“The first 1000 days: from the mother’s womb to infanthood is an important but often forgotten period of the pathway to a healthy life”.
In Lancet Infectious Diseases Dr Joseph Freer and colleagues today describe the effect of schistosomiasis during the first 1000 days-the period from conception to a child’s second birthday. These days can have lifelong effects on health, because this is a crucial phase of growth and development. There is increasing recognition of the burden and potential effects of schistosomiasis in women of reproductive age and young children. Exposure to schistosomes during pregnancy can modulate infant immune development and schistosomiasis can occur from early infancy, such that the high disease burden found in adolescents is often due to accumulation of infections with long-lived schistosomes from early life. Women of reproductive age and young children are largely neglected in mass drug administration programmes, but early treatment could avert subsequent disease. We evaluate the evidence that early schistosomiasis has adverse effects on birth, growth, and development. We also discuss the case for expanding public health interventions for schistosomiasis in women of reproductive age and preschool-age children, and the need for further research to evaluate the potential of treating women pre-conception to maximise health across the life course.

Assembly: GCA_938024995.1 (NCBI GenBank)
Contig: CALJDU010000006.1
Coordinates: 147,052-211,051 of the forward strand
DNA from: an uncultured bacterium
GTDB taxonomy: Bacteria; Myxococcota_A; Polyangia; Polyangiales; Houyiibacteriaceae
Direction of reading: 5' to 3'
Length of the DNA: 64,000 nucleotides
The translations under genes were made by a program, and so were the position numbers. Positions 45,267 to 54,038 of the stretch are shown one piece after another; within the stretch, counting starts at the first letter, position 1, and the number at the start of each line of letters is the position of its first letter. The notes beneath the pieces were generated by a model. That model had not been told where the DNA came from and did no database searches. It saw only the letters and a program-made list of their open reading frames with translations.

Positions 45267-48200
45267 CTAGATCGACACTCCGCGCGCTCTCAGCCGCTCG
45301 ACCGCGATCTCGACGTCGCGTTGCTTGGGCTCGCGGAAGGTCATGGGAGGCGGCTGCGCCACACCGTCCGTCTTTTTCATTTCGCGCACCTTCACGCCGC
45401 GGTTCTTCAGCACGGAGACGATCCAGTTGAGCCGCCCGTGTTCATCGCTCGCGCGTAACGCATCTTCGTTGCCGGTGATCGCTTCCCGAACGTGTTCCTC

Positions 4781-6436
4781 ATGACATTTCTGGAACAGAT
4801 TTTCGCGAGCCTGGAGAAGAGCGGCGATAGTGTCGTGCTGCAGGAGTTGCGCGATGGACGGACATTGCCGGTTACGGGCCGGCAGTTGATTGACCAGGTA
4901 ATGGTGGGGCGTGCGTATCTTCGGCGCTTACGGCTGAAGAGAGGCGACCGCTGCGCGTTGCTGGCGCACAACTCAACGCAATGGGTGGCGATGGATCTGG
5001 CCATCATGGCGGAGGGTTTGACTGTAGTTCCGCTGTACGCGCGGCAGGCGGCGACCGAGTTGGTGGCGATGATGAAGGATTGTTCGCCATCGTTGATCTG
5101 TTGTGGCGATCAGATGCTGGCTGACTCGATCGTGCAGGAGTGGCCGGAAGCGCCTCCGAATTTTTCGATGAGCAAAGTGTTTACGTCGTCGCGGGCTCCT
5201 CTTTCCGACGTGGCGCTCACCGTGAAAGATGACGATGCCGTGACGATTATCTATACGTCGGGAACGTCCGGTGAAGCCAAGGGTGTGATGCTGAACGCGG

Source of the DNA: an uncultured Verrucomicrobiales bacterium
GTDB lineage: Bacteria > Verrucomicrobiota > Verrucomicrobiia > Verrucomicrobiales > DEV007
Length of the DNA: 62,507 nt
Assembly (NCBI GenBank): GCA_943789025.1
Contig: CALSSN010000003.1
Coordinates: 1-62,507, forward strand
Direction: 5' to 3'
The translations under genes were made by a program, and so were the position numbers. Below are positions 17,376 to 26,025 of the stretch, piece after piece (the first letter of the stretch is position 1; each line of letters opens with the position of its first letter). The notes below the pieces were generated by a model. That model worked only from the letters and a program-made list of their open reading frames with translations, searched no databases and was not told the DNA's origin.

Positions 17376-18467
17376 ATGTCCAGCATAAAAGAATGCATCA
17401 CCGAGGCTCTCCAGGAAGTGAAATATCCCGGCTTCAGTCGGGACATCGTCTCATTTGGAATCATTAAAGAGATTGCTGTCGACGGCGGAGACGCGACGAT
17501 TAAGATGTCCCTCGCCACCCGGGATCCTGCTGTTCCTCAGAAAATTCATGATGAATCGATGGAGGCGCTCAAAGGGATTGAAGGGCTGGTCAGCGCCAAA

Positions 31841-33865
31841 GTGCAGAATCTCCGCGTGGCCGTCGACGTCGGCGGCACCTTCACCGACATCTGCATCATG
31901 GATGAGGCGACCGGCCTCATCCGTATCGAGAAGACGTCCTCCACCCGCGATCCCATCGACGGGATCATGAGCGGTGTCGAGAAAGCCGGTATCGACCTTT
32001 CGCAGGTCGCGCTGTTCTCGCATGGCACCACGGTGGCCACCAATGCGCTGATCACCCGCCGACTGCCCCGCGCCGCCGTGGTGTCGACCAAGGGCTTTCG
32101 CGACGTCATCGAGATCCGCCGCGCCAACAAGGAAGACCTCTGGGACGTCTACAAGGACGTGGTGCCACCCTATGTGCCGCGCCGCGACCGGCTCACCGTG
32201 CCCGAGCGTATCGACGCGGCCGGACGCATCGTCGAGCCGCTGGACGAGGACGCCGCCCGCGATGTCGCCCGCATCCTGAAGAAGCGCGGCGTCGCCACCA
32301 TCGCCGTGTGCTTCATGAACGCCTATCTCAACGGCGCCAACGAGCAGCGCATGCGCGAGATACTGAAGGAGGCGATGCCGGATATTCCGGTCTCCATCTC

The Lancet Infectious Diseases: DOI: 10.1016/S1473-3099(17)30490-5